On the Lamb: Amsterdam 2012 (Part Vijf)
The Bloggist Is Away

It was now late afternoon on our bloggist’s first day in Amsterdam. He flew in with his girl-beard just this morning and lost no time in visiting the city’s attractions. The two hopeless tourists have so far gone to The Albert Cuyp Market, The Heineken Experience, The Van Gogh Museum, and The House of Bols.

The latter was the setting for a rather intoxicating experience for our first-time visitors, where they drank (only) their second round of alcoholic drinks for the day. It closed at exactly 4:30PM, which was just enough time for the two to godlessly drink their libations… like so:

I have found a cure for mortal pain!

One thing about alcohol intoxication is that good vibes can quickly enough become bad, so Joanne was again thinking of ways to de-ear me. Upon exiting House of Bols, we followed the tram tracks to catch a ride to the Western Canal Belt. Understand that we weren’t so much walking then as strategically toppling towards our destination. I was hearing echoes of my footsteps, and it had a Dutch accent. Drunk walking wasn’t a very efficient way to traverse an unfamiliar city, for sure, let alone one ringed by waterways. We were looking for a place along Prinsengracht, one of Amsterdam’s main canals. The address system, we found out, used canals instead of street names, where applicable. This meant that the canal banks qualified as streets, where odd-numbered structures lined one bank, and even-numbered ones the other – going from odd to even required a bridge. Therefore, you should not go looking for ‘one-hundred-something’ Prinsengracht, unless you were sober and on speaking terms with your equally sober girl-beard. Nevertheless, our Prinsengracht topple-stroll showed us beautiful scenery:

I thought I was imagining the rainbows.

The most popular attraction along Prinsengracht would be the Anne Frank House, a museum commemorating the girl behind the titular diary. This was the exact building where Anne Frank and her family hid from the Nazis in a secret annex during the war. Ultimately, only her father survived the concentration camps. He went on to publish the diary, a touching firsthand account of how it means to be human amidst the horrors and tragedies of war. The book, of course, became a bestseller that is now published in over fifty languages. Due to the popularity of the book, as well as its historical significance, the Anne Frank House has been preserved, then restored, and finally, formalized into a museum. It is a must-see for Amsterdam visitors, particularly for the sensitive and learned sort.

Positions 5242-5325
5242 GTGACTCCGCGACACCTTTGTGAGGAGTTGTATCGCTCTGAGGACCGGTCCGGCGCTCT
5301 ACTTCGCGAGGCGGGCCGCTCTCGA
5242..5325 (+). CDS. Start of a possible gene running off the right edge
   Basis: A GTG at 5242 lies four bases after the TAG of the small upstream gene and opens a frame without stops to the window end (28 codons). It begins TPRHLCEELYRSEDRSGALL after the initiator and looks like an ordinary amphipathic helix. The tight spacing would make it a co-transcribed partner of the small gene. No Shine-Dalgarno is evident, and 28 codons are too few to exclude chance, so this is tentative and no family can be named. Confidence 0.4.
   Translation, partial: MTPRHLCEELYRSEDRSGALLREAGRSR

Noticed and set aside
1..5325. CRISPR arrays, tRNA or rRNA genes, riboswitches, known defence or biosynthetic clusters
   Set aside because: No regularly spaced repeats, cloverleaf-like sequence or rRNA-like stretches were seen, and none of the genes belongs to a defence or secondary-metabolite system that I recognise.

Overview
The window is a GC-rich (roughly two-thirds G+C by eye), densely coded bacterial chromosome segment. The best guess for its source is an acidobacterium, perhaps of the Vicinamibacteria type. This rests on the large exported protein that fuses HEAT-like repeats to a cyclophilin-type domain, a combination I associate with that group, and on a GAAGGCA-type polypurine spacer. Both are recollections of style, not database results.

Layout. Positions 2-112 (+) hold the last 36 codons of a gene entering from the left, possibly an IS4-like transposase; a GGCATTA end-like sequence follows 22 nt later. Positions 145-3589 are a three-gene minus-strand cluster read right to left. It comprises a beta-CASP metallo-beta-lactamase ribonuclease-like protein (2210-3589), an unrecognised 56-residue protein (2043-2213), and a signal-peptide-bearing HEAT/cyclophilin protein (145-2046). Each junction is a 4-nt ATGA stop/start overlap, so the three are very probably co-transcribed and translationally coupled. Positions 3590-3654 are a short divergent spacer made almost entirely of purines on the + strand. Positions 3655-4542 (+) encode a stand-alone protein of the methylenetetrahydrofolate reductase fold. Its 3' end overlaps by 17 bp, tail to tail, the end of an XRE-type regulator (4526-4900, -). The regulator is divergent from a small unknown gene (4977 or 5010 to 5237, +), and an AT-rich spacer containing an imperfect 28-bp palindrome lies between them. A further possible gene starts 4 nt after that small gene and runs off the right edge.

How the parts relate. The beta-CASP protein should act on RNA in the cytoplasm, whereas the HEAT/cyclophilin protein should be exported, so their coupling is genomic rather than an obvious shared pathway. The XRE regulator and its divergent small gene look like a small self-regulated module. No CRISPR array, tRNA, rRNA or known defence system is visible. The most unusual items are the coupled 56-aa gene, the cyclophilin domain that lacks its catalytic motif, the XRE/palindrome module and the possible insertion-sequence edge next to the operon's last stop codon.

Which means we got to skip it.

Anne Frank House receives around a million visitors a year. Seeing a significant representation of those people lined up and wanting to go in meant that we had to pass for now. Instead, we went straight to The Pancake Bakery:

Blurry? Even this photo is drunk.

It was a much-needed break for our feet, heads, and, most importantly, bladders. I also had to remove the three or so knives that Joanne stuck onto my back while I made her walk behind me.

There were five.

The Dutch love their pannenkoeken, and The Pancake Bakery is, quite obviously, a good place for such (I just didn’t have the heart to tell them that pancakes are not baked). Dutch ‘pancakes’ are what we would normally call crepes. I asked for the most typically Dutch toppings and got Bacon and Apple. Joanne was still not in the mood for acknowledging my existence, so I chose Strawberry with Whipped Cream and Vanilla Ice Cream for her – something embarrassingly girlish – to spite her. Also, because we had our Holland Passes with us, we were given free drinks. Would that they were soda or juice, though… we were given cider (something only mildly alcoholic, for a change). At least we paired them with huge pancakes…

Shown to scale with an irate girl-beard in an unflattering pose.

As it turned out, Joanne would find her girly pancake too rich, so we ended up swapping plates. We finished around 6PM, our tropical selves a bit scandalized that the sun was still up. She asked, “Why did you plan today out to be so… intense?”

“I didn’t think it would be so alcoholic. I really didn’t think that the Dutch would be so generous. I mean, don’t they conform to their own idiomatic expression?”

“I’m drunk and I can barely walk.”

“I know. If it’s anything, I’m also on the verge of a stroke. We’re both miserable in a strange land. High five!”

“I hate you.”

“I also know that. At least leave my DNA recognizable for the police, please?”

“Next time, don’t plan all the alcohol on the first day. And leave the heavy walking for when we’ve recovered from the flight.” I can be a hopeless tourist, too, planning for the ‘next time’ on the first day, no less.

“Of course. I’ll do that the next time (that I impossibly win another pair of tickets from KLM).”

“What do we do next?”

“We can take a canal cruise… that’ll be an hour and a half of just sitting on a boat.”

“Can we do that without throwing up?”

“Maybe. Amsterdam canals are relatively still.”

“Sounds good.”

“There’s my sport… let’s go, then. It’s only a thirty-minute walk in that direction. You can hop onto my backpack. What’s that? Yes, a thirty-minute walk. Please don’t cry.”

When we get there, we’ll take pictures with fiberglass cows.


If you want the next day’s cheesy CONTINUATION, please click here.

If you missed what happened immediately before, please click this.

If you want to rewind back to the start of the Amsterdam write-ups, please click this instead.

If you want to go through past TRAVEL pieces, please go here.

If you want to visit stuff about FOOD, please go here.

Categories: [food], [travel]

[No Comments]

No Comments »

Leave a Reply